The Canada–European Union Comprehensive Economic and Trade Agreement

CETA gives Canadian industry and services unparalleled freedom to do business in Europe. One of the most promising aspects is the planned cooperation at the earliest stages of the regulatory process. The idea is that if Canada and the EU can discuss and compare their regulatory plans at the policy-design stage, it will help to avoid uselessly diverging rules down the line, divergences which in turn foster wasteful negotiation, disputes and litigation.

CETA establishes procedures and fora for this cooperation, including the participation of business and other interests, for regulatory cooperation generally and for several specific sectors. Canadian business groups will need to position themselves to have a seat at the table of these official regulatory cooperation fora, and a lot more will need to be done to make it work.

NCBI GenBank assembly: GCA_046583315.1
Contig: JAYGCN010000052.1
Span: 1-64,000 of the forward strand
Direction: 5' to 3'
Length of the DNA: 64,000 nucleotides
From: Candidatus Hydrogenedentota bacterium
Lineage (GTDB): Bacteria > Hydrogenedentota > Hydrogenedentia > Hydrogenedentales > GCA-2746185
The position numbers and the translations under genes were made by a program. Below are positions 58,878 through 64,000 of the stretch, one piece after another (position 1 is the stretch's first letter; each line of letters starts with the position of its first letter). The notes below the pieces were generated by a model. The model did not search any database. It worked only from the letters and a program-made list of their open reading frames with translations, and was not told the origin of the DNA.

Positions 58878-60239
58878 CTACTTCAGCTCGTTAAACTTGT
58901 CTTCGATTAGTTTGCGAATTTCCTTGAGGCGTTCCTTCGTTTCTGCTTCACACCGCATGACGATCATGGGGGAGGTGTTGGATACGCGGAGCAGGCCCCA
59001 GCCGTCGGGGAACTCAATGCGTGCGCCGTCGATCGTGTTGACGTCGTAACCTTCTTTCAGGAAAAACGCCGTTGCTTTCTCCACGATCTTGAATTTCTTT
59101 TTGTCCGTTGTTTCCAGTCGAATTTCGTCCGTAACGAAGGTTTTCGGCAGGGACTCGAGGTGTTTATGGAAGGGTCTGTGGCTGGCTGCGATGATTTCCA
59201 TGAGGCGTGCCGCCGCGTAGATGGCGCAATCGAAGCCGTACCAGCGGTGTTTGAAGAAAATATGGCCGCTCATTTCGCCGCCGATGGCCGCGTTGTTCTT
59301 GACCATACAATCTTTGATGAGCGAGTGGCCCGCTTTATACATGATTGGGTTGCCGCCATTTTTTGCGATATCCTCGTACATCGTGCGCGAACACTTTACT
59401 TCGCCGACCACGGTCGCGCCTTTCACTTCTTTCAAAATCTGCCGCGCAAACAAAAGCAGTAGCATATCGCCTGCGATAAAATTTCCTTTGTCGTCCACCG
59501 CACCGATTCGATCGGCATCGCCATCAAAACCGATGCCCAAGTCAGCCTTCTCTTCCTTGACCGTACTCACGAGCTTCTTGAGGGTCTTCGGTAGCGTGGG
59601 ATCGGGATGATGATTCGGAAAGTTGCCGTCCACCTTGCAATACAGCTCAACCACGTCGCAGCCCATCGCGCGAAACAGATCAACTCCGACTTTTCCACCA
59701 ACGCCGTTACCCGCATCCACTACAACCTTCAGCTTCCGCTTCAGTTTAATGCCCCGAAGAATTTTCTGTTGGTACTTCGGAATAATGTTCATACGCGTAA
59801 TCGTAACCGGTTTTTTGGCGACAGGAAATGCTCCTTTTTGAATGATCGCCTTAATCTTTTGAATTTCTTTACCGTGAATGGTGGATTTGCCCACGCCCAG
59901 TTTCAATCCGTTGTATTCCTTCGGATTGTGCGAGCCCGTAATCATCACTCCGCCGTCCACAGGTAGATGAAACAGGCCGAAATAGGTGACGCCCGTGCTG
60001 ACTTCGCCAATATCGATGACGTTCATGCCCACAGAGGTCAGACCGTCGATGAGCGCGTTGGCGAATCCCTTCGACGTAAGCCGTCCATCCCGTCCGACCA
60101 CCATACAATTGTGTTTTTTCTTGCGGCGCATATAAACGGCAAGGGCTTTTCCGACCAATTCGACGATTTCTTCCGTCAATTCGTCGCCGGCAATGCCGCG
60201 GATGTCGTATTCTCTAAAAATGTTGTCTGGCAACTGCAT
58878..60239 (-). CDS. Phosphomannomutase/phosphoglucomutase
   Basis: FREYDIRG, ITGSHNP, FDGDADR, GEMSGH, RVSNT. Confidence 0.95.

It is not easy even for European interest groups to work with the European Commission at the policy development stage prior to the tabling of legislation. The challenge will be to organise a dialogue with Canadian business that is more than just pro forma Treaty compliance.

MacBrien Cuper Isnard has long experience of helping our clients engage with the Commission on policy planning and is well placed to guide Canadian business interests and to coordinate support from European business and consumer allies and from the Canadian government.